Walking the Sea

Walking the Sea: February 2011

Friday, February 11, 2011

Live the Question

"You are so young. You stand before beginnings. I would like to beg of you, dear friend, as well as I can - to have patience with everything that remains unsolved in your heart. Try to love the questions like locked rooms. Like books written in a foreign language. Do not now look for the answers. They cannot be given to you… because you could not live with them. It is a question of experiencing everything… You need to live the question. Perhaps you will gradually, without even noticing it, find yourself experiencing the answer, some distant day." - Rainer Maria Rilke

Ever since a book titled, "Letters to a Young Poet" caught my eye, this quote has been one of my favorites.  I hold it close to my heart and have gradually, over the years, been learning the wisdom of it.  This has certainly been a time when I stand before beginnings and at times it seems like a wide chasm before my feet.  As a single adult, I have heard many times from others how  lucky I am to not have a great deal of responsibility, to be able to pick up and move wherever I want.  I do admit, it's nice to not have to take into consideration a house or family, but what many who have these responsibilities don't seem to understand or remember, is how frightening a wide world of possibility can be.  When you can go in any direction, how do you know which one to take?  How do you begin to find your way?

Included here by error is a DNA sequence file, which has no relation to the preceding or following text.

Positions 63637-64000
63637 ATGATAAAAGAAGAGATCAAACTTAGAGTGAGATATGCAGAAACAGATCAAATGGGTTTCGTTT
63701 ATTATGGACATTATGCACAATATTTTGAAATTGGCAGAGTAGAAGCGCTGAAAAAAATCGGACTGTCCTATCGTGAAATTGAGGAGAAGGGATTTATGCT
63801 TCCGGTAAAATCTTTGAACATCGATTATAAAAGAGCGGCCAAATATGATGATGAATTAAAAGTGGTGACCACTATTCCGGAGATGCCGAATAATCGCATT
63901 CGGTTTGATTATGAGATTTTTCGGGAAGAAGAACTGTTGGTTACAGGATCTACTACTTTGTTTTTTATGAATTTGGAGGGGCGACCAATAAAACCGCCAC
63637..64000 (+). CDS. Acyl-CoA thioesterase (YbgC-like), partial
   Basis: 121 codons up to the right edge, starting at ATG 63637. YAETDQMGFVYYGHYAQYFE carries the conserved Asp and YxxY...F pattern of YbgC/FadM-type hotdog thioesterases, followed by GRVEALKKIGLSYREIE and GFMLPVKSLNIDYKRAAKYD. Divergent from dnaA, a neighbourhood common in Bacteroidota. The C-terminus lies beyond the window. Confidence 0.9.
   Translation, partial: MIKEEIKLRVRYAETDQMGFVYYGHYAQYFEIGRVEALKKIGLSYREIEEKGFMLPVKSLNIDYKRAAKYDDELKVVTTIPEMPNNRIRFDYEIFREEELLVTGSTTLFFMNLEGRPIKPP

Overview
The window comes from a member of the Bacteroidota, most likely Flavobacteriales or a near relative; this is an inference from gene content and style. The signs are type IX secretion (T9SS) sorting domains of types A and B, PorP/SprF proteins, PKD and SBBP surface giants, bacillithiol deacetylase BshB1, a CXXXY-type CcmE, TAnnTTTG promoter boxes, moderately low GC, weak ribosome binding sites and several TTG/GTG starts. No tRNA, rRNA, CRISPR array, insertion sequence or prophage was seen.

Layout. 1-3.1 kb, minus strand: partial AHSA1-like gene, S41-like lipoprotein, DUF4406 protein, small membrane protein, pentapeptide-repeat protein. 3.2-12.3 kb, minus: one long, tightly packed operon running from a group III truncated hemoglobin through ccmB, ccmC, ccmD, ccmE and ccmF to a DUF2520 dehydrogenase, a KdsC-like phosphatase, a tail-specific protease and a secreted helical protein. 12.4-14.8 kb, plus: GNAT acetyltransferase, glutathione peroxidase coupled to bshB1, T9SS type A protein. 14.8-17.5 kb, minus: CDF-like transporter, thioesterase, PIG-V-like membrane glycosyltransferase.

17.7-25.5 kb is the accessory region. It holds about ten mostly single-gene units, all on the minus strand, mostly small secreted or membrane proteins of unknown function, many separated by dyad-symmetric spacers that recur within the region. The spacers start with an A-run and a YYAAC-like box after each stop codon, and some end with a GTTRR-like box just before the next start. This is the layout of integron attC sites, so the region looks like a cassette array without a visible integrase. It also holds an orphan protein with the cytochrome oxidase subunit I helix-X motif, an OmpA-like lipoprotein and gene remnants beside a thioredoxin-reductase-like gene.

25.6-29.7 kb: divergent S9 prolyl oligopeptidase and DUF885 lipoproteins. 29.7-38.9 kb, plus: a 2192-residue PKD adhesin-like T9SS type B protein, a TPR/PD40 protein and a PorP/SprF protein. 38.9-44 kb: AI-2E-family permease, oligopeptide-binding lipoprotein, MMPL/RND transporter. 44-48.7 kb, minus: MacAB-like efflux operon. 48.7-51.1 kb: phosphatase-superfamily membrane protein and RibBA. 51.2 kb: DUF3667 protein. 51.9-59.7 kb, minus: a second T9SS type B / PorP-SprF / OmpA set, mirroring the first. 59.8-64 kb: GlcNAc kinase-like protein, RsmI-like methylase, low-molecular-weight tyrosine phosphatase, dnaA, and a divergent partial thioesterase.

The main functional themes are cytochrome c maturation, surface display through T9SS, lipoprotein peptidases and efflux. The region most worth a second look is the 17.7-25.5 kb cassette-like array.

I wish this was a post where I outline the answer, give you the steps on how to find your way.  But I have to tell you it is not.  I am still "standing before beginnings" myself, not for the first time, but definitely once more.  I know what I want, I even know where I might find it, but going from point a to point c can sometimes be far more complicated than going through point b.  And sometimes, it is far more simple than we could ever think or hope.